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Avoiding Workplace Discrimination

The cost of claims brought by employees against their employers has skyrocketed over the past 20 years. Lawsuits in the United States claiming discrimination by employers have increased by 2,200%, and a fifth of these lawsuits relate to workplace incidents.

These statistics should prevent employers from thinking it could not happen to them. For the small to medium-sized business that may not be insured against such eventualities, a lawsuit could jeopardize future viability and result in the business closing entirely or going into bankruptcy.

Reasons for the increase in lawsuits include:

  • an increased awareness of rights;
  • a series of large, well-publicized payouts;
  • easy access to information, advice, and legal representation;
  • large financial awards (although some states are trying to limit the size of these awards)
  • increased awareness of the right to claim compensation for "emotional distress"
  • increasingly strict legislation for employers
What You Need to KnowSo should I avoid all banter (especially if I'm a man) for fear of litigation?

Sexual harassment is usually taken to mean unwelcome physical, verbal or nonverbal conduct of a sexual nature. This includes comments that recipients find demeaning or offensive, intrusive questions about their sex life, sexual requests, or any behavior that is intimidating, hostile, or humiliating. The essential characteristic of sexual harassment is that it is unwanted by the recipient. However, never assume that the absence of an objection means the behavior is condoned or even acceptable. People sometimes try to put up with a situation for a while before taking action. The best way to prevent misunderstandings from occurring is to think before you speak. Under equal employment opportunity (EEO) laws, any discrimination based on race, color, religion, gender, age, or disability is prohibited: what one person may regard as playful or humorous, another may construe quite differently.

What are the legal requirements with regard to equal pay?

The Equal Pay Act of 1963 prohibits employers from paying different wages to men and women who perform essentially the same work under similar working conditions. However, that law has yet to be uniformly enforced; in many jobs—especially in the private sector—men continue to receive higher rates of compensation than women for the same work.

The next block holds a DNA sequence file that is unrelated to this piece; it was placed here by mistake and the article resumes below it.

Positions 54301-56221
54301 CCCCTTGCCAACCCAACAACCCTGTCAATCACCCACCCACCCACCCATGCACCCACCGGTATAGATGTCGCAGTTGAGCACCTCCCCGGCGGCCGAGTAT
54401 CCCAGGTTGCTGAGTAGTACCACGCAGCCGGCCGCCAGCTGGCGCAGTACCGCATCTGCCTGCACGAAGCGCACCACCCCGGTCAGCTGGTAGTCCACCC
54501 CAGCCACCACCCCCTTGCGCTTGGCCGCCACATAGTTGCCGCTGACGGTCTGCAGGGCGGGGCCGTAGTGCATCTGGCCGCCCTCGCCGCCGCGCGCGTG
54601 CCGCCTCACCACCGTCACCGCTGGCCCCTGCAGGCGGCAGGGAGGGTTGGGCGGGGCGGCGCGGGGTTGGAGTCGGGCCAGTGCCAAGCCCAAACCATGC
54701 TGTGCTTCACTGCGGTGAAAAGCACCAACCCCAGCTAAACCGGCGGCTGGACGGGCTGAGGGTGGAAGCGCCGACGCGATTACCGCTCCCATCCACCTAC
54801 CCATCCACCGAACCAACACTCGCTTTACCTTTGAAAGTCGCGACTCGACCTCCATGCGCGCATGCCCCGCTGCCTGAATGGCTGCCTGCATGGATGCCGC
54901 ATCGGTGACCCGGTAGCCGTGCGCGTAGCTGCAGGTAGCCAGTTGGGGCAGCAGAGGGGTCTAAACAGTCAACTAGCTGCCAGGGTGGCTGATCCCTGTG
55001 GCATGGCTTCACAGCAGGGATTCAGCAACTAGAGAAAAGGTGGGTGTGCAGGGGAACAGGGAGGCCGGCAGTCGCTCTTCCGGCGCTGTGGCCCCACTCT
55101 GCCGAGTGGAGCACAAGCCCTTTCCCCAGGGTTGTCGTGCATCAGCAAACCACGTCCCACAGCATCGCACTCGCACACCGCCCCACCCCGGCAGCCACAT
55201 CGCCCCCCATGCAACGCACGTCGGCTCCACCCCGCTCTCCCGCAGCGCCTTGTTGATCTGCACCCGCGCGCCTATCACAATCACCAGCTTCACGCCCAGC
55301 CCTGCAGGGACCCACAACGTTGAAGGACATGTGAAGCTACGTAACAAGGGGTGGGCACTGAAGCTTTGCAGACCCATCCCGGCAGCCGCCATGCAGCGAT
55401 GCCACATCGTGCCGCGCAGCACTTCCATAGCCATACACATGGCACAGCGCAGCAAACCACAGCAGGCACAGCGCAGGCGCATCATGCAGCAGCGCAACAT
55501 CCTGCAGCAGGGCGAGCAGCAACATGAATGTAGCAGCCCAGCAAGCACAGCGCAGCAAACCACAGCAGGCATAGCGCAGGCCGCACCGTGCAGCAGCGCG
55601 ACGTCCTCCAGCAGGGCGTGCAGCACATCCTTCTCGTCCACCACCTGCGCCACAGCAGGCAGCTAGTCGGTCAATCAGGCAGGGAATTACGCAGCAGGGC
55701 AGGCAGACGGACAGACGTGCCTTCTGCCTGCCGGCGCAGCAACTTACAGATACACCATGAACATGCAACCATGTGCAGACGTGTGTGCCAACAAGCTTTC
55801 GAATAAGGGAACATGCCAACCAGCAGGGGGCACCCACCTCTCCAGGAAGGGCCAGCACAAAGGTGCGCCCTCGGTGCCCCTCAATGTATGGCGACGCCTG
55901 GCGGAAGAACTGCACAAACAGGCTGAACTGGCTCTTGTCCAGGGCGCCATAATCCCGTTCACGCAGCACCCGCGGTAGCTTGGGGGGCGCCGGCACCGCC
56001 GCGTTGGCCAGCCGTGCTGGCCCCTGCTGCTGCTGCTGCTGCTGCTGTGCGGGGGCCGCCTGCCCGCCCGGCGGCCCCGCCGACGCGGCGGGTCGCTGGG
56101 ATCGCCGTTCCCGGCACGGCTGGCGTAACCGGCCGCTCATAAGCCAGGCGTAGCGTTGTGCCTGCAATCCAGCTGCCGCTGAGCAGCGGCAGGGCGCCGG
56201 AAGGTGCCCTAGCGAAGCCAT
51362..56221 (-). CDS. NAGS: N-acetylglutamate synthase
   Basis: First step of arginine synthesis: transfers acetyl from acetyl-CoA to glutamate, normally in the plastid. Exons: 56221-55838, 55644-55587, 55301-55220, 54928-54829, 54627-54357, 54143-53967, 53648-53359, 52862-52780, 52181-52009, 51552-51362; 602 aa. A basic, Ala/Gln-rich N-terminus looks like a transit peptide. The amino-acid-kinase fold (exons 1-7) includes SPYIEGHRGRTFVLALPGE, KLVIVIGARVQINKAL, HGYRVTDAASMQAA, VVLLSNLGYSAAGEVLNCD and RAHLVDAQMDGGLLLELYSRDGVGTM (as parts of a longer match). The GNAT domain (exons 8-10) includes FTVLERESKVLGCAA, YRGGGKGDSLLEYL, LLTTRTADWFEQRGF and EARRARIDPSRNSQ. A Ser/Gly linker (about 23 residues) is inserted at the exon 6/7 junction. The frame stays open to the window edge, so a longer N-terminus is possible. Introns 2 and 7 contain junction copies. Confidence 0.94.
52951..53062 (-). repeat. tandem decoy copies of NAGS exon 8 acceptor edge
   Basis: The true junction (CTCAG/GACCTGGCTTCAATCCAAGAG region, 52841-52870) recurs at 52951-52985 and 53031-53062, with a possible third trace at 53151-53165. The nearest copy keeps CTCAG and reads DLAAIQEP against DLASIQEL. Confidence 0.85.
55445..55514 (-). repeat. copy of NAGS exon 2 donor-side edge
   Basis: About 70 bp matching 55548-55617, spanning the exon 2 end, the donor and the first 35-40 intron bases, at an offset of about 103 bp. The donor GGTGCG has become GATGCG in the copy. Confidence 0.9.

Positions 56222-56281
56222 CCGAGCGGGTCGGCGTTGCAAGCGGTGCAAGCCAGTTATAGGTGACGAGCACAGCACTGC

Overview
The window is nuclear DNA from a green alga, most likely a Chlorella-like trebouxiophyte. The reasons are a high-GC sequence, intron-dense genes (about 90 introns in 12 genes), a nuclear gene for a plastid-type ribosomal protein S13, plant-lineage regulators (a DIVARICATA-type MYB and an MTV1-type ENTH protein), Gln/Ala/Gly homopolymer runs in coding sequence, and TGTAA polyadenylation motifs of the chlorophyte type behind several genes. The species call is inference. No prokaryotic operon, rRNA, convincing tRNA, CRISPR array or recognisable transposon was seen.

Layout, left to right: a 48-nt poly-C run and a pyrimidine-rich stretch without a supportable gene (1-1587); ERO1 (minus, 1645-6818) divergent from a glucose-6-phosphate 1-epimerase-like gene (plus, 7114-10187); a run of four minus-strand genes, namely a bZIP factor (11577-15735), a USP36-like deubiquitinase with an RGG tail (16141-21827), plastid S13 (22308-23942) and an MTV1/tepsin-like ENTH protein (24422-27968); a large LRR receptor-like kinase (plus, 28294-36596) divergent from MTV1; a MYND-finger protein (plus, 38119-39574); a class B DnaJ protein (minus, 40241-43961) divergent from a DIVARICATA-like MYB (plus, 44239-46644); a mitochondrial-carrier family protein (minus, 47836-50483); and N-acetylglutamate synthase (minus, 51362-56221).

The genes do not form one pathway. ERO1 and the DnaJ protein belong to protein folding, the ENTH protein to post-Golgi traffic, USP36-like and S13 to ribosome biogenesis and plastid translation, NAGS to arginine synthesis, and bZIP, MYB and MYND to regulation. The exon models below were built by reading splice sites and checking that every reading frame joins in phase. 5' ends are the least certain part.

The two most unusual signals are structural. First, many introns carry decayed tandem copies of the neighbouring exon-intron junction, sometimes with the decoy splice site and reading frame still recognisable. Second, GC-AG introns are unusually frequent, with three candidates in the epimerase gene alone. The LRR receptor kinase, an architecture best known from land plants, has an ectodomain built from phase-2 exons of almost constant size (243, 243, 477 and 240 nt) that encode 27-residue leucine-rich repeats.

Where can I find more information on disability discrimination, to make sure that I comply with federal requirements?

If an employer fails to treat able-bodied and physically challenged employees equally, or does not make suitable arrangements to enable a physically challenged person to work effectively, he or she is answerable to the law. The U.S. Department of Justice's ADA (Americans with Disabilities) Web site is full of helpful and very specific information on how the Act operates and its overall aims and requirements.

What to DoKnow the Law

At least seven laws in the United States govern discrimination in hiring or employment practices.

  • Title VII of the Civil Rights Act of 1964 prohibits discrimination on the basis of race, color, religion, national origin, and sex.
  • The Equal Pay Act of 1963 prohibits employers from paying different wages to men and women who perform essentially the same work under similar working conditions.
  • The Civil Rights Act of 1991 extends protections established under the Civil Rights Act of 1964.
  • The Rehabilitation Act of 1973 is a precursor to the Americans with Disabilities Act.
  • The Americans with Disabilities Act of 1990 prohibits discrimination against persons with disabilities.
  • The Civil Service Reform Act of 1978 bars discrimination in hiring or employment practices of federal, state, and municipal governments.
  • The Age Discrimination in Employment Act (ADEA) of 1967 prohibits discrimination against people age 40 or above.

Depending on its size, your organization may be exempt from some discrimination laws. For example, the Age Discrimination in Employment Act only applies to organizations with "…twenty or more employees for each working day in each of twenty or more calendar weeks in the current or preceding calendar year…"